Obama Thinks We’re All Rubes

Obama Thinks We’re All Rubes

There is a classic jury instruction that reads, “[a] witness who is willfully false in one material part of his or her testimony is to be distrusted in others. You may reject the whole testimony of a witness who willfully has testified falsely as to a material point, unless, from all the evidence, you believe the probability of truth favors his or her testimony in other particulars.” I immediately thought of that instruction when I read Obama’s national-security speech today, because it contains such a blatant lie that it is impossible to take anything else that Obama said seriously:

And before any strike is taken, there must be near-certainty that no civilians will be killed or injured — the highest standard we can set.

The United States, of course, has used drones to attack wedding parties. And funerals. And rescuers. And densely populated villages. Yet Obama has the temerity to claim that the US does not launch attacks unless there is “near certainty” that no civilians will be harmed. Has there been a bigger — and more obvious — lie since John Brennan’s risible claim in 2011 that drone strikes had not caused “a single collateral death”?

What is most perverse about Obama’s purported requirement is that, from a legal standpoint, it is completely unnecessary. International humanitarian law does not demand perfection; it demands proportionality. Innocent civilians die in legitimate military attacks. They always have, and they always will — no matter how “precise” weapons like drones become. Every military commander in every country in the world accepts that basic fact of warfare. But not Obama, winner of the Nobel Peace Prize. He cannot bring himself to acknowledge that the US is — like every other country — willing to launch attacks that are likely to kill innocent civilians when it believes the targets are important enough. He would rather pretend, in public and seemingly without shame, that the US is more virtuous and has cleaner hands than everyone else, friend and foe alike. Never mind that if the US took his targeting standard seriously, its drone fleet would be gathering dust in a hangar somewhere.

Obama gives a good speech. But, as the jury instruction goes, “[a] witness who is willfully false in one material part of his or her testimony is to be distrusted in others.” I think it is safe to say that we should be deeply distrustful of all the claims Obama made in his speech today, not just the wilfully false one. We simply cannot count on him to tell us the truth about the US’s national-security policy.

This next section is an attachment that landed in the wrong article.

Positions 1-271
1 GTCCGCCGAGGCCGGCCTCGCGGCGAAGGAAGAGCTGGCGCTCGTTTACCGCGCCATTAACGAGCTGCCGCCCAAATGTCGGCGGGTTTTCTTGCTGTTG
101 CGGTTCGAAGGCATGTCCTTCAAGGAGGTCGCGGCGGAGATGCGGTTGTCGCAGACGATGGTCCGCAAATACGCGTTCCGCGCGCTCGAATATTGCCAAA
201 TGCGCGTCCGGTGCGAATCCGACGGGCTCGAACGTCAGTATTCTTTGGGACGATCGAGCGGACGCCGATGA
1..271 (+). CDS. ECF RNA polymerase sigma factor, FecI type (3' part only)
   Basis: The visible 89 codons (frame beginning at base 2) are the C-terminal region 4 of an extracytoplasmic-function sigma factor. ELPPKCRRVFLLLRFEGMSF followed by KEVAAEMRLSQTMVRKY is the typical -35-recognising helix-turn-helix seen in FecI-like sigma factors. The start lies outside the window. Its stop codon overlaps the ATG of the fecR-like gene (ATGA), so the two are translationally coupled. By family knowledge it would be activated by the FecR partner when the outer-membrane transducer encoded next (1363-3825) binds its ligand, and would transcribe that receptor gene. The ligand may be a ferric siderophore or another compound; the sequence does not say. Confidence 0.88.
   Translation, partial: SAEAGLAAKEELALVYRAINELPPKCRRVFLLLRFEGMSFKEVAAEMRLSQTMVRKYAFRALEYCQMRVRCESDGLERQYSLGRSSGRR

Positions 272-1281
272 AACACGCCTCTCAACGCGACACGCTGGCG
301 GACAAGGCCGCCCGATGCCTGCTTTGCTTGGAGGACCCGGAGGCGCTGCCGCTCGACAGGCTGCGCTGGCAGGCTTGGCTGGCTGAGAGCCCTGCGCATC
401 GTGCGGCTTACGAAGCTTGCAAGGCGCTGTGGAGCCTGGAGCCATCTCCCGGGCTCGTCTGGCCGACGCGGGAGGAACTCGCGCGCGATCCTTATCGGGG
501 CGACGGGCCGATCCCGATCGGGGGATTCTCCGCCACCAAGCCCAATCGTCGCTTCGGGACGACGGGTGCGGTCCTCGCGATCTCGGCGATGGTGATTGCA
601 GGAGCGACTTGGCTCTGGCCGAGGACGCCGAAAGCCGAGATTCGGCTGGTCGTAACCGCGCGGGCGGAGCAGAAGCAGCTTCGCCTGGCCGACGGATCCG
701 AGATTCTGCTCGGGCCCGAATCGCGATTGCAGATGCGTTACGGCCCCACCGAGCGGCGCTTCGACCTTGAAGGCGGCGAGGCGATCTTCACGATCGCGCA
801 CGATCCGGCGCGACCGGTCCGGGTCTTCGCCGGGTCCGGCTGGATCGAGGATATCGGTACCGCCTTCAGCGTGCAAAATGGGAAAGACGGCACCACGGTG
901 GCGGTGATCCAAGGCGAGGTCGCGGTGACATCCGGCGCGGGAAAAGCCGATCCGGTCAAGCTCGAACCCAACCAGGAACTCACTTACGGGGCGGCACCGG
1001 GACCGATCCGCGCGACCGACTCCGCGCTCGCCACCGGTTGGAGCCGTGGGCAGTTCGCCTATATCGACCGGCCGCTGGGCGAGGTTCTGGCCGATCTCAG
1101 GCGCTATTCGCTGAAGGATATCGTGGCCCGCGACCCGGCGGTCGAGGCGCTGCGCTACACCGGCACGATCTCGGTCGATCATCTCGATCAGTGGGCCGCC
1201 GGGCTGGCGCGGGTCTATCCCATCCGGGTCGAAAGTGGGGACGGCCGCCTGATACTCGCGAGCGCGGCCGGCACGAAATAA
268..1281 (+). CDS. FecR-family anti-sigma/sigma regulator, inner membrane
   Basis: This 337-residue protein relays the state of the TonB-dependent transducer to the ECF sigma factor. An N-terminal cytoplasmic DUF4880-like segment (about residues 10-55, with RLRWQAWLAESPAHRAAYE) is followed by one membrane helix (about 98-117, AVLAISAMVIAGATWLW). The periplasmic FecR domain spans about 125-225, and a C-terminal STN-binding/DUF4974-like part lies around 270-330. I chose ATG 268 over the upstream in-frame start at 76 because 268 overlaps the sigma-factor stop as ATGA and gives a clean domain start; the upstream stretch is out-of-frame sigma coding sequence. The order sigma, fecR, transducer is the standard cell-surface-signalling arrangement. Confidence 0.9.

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Foreign Relations Law, International Criminal Law, International Human Rights Law, Middle East, National Security Law, North America, Organizations
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Robert Clarke

Personally I don’t think the speech, read as a whole, purports to set out a standard any higher than proportionality. The risk of civilian casualties – and acceptance of that risk – is expressly acknowledged at several junctures. For example (in relation to the bin Laden operation):   The fact that we did not find ourselves confronted with civilian casualties, or embroiled in an extended firefight, was a testament to the meticulous planning and professionalism of our Special Forces, but it also depended on some luck.  And it was supported by massive infrastructure in Afghanistan.   And, in relation to the use of drones themselves:    it is a hard fact that U.S. strikes have resulted in civilian casualties, a risk that exists in every war.   The speech also states fairly clearly that the decision to use drones in spite of that risk involves Obama weighing the options of alternative means of attack and doing nothing. That discussion is capped off with the not particularly salutary claim that drones are merely the:   course of action least likely to result in the loss of innocent life.   So, that’s a much lower level of caution than ‘near-certainty’, at least as that… Read more »

Jens David Ohlin

As to “near-certainty,” do you think Obama was referring to the existing standard that governed prior strikes in his administration, or to a new standard going forward that he was now implementing in order to reduce the number of strikes approved?  The statement was a bit ambiguous in this regard.

Dawood I. Ahmed
Dawood I. Ahmed

It could be a true and accurate statement, depending on how one defines “civilian”.
That is, you could commit to avoid hitting civilians – if your definition of civilian is so broad that expressing such a limitation is in practice, effectively of very limited constraint really – such as “all military age males are presumed combatants unless posthumously proven innocent”